The #MeToo Movement

After reading article after article, listening to podcasts, and watching news videos about this topic, I feel like I need to write my own post about #MeToo. 

I am a deeply empathetic person, slightly more on the introverted side of the scale. I tend to analyze things to pieces before coming forth with my own stand on things. Perhaps fortunately, that means I don’t have time to analyze everything and thus rarely form solid opinions. But when I do, it really means something.

No, I’m not about to reveal some deep secret about harassment. I’m putting my own two cents out there about what is already being said.

“Not let fear be a barrier.” [to step up]

As soon as fear happens, trust & communication suffers, and we become more and more divided, which in turn produces more fear and division. Sound familiar? That’s because it’s the animalistic response. Think about what pigeons do when a kid runs into the midst of their flock? They fly away in fear. Imagine if you were that kid and one of those pigeons turned around, stood up to you and asked if you tw could discuss the situation. How would you react?

Our brains are much too complex to warrant similar behavior, right? It is not up to just men, but also to women and the whole spectrum in between to avoid a potentially compromising situation to begin with. What does this mean? Well, it really depends. People come from such diverse backgrounds where the definition of flirting, determining what’s ok, what isn’t, saying yes or no to something can come in very many flavors.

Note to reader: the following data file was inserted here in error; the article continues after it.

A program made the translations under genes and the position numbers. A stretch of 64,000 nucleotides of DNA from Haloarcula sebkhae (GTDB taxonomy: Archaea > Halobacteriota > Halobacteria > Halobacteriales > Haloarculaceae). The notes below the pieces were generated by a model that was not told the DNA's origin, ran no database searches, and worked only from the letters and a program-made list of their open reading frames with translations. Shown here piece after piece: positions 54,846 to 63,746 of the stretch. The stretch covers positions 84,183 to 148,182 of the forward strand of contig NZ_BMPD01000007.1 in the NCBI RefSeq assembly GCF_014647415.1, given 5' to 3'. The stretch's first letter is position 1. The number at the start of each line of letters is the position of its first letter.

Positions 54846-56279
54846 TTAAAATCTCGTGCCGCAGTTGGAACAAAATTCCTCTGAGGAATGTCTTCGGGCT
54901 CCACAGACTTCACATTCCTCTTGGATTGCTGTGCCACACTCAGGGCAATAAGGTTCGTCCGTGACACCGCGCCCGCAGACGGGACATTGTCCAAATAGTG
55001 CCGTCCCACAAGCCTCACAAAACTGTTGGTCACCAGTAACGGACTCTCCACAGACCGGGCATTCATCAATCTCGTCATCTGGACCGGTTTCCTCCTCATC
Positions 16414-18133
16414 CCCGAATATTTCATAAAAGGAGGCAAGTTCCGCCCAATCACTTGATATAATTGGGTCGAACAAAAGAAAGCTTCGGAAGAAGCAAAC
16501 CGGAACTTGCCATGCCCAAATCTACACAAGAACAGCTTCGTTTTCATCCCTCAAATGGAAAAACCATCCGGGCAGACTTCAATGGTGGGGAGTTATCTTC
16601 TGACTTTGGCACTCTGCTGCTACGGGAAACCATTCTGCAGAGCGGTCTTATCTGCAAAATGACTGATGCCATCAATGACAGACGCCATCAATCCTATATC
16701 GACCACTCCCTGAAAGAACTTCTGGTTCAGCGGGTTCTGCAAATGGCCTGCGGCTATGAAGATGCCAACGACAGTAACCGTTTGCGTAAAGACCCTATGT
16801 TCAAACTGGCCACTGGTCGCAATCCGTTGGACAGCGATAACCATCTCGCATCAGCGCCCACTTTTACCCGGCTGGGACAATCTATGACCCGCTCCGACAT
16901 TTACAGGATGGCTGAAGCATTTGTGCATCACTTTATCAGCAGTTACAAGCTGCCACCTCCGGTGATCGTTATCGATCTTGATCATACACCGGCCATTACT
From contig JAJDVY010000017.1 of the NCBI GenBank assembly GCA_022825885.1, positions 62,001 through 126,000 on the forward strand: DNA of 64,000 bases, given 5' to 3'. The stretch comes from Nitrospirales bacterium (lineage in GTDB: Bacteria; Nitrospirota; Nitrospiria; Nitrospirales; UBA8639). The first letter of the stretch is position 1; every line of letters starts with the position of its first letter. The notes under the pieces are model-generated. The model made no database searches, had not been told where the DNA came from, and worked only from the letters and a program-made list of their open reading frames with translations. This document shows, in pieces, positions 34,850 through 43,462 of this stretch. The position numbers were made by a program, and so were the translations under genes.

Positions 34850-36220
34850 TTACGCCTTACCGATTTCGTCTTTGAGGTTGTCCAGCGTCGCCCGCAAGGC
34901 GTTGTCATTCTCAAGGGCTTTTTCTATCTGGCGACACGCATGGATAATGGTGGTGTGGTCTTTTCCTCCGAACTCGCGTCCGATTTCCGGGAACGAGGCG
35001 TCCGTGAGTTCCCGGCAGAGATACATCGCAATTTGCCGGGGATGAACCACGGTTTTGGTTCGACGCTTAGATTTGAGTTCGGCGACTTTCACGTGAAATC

Just think about how an Italian may say “screw you” with his hands, versus someone miming “I’m hungry.” Same-same, but very different! Or when a Brit says “you ok?” An American will interpret as “I’m worried about you” when really they just mean to ask “how are you doing?”

Body language is very easy to misunderstand as well. This topic, relating to sexual consent is discussed in depth on Radiolab’s “In the No” 3 part series.  (Highly recommended “literature”)

Getting educated on the topic instead of fearfully shutting yourself off from it is the first step in my opinion. Discussing it with people you trust, questioning your own biases may be scary at first, but it is the path to becoming a better person.

I’ll close with some tips on the simple suggestion for “just don’t be an asshole” (applies to any gender!)

  • If you are not sure you will be able to communicate with someone that you are uncomfortable if you move forward, it is in both your and their interest to communicate that now. 
  • Take responsibility for your lack of communication to others around you.
  • Stay calm, think about it, and avoid making emotionally charged accusations.
  • It really matters how you say things. Question yourself – am I about to comment on someone’s clothes because I genuinely like the style, color, material, or is it because I’m attracted to them while they wear these clothes? It might be inappropriate in the latter; think about it before you say anything because your body language will give you away.
  • Get better at reading body language.
  • Think about how something you say or do might affect others around you before you say/do it.
  • What would your most morally correct oldest living relative think?
  • Ask for feedback and don’t take things personally.
  • And for crying out loud, don’t ask an x-partner for a massage if you just want a massage and nothing else. You are putting them in a very difficult position.

Any other pointers?? Comment below, or share this article on your favorite social media site 🙂

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